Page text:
Nicola Sturgeon to have Downing Street talks with Theresa May
Scottish First Minister Nicola Sturgeon is to meet Prime Minister Theresa May for talks in London on Tuesday.
The SNP leader will travel to Downing Street for her first face-to-face talks with the prime minister since March.
Mrs May indicated earlier in the year that she wanted to speak to Ms Sturgeon in a bid to break the deadlock between the two governments over Brexit.
It is thought they will also discuss the upcoming UK budget and concerns about sexual harassment in politics.
The talks come as MPs consider amendments to the EU Withdrawal Bill, a key piece of Brexit legislation which is at the heart of a dispute between the Scottish and UK governments.
The Scottish government is refusing to put the bill forward for legislative consent at the Scottish Parliament unless changes are made to protect devolved competencies as powers return from Brussels post-Brexit.
Ms Sturgeon terms current proposals a "power grab" by Westminster, while Mrs May insists the devolved parliaments will gain "significant" responsibilities when the UK leaves the EU.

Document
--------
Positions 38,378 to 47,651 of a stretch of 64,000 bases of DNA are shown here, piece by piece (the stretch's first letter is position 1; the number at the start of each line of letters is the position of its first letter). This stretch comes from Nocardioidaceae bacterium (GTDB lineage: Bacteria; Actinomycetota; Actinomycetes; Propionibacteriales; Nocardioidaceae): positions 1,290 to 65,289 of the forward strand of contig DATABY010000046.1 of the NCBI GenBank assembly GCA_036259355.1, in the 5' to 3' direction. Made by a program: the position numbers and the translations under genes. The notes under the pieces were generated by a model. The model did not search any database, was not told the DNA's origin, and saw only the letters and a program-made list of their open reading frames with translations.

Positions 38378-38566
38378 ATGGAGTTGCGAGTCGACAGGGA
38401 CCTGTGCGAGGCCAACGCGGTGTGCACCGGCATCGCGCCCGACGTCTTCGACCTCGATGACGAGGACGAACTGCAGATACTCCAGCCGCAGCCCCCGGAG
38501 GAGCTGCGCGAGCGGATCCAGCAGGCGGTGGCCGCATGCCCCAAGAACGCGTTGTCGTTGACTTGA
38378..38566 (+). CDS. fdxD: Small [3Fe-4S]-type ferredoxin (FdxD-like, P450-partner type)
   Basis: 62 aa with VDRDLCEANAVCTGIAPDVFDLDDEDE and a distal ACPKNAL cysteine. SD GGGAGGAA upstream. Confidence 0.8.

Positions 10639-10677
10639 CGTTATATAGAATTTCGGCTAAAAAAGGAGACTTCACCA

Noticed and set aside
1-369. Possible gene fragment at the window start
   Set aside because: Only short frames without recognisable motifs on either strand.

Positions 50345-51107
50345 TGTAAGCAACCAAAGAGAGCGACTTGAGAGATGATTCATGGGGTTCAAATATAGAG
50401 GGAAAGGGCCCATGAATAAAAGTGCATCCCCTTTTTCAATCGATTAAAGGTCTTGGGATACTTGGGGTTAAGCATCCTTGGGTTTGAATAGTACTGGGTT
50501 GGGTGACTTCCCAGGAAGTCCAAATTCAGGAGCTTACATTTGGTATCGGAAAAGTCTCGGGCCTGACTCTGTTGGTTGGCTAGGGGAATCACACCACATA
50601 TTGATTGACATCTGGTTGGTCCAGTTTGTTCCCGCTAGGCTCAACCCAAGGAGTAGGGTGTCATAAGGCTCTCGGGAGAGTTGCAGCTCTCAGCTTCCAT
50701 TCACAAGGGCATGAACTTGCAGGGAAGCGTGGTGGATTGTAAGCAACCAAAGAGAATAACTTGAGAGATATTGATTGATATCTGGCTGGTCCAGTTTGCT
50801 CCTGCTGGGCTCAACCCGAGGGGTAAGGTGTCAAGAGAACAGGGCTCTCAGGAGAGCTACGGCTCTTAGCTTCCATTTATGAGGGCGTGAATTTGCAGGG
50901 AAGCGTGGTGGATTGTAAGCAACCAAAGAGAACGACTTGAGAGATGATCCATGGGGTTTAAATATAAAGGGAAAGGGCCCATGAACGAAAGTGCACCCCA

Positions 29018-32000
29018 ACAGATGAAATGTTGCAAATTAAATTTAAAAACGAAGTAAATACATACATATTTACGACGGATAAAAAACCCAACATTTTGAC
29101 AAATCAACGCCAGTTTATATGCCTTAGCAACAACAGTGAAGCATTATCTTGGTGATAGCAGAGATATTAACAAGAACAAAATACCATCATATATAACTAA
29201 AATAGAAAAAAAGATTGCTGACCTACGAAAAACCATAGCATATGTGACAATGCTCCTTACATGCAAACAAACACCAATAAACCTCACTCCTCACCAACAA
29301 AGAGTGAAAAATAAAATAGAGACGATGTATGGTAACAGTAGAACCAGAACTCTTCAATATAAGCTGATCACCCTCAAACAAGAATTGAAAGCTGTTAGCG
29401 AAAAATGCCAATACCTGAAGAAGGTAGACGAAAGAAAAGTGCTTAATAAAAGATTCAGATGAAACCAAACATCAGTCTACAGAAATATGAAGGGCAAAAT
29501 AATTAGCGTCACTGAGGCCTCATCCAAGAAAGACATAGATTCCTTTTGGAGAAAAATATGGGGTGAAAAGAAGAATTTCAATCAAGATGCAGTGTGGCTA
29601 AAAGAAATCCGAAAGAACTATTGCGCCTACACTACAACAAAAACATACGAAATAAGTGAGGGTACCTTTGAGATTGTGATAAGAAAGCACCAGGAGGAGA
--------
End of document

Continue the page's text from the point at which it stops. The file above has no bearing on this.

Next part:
A series of talks between top ministers from the two governments has thus far failed to break the deadlock.
A spokeswoman for the Scottish government said Ms Sturgeon would be "seeking clarity" on Brexit and the Withdrawal Bill, as well as other topics.
In September, the first minister said in an interview with New Statesman that prior meetings with Mrs May were "very frustrating", saying she had found it "impossible to get any human connection" with the prime minister. She said: "This is a woman who sits in meetings where it's just the two of you and reads from a script."
As well as Brexit, Ms Sturgeon is expected to press her government's economic priorities ahead of Chancellor Philip Hammond's autumn budget on 22 November.
Scottish Finance Secretary Derek Mackay, whose own draft budget will follow in December, has written to Mr Hammond urging him to ditch austerity cuts, halt the rollout of Universal Credit and provide more money to Scotland's farmers and railways while exempting the national police and fire services from VAT.
And the UK's two most prominent female political leaders are also expected to discuss the issue of sexual harassment and inappropriate behaviour at Westminster and Holyrood, which has seen ministers forced to resign from each of their governments.
Defence Secretary Michael Fallon and Scottish early years minister Mark McDonald both left their ministerial posts following complaints about their conduct, and both party leaders have called for better measures to crack down on misconduct and support victims.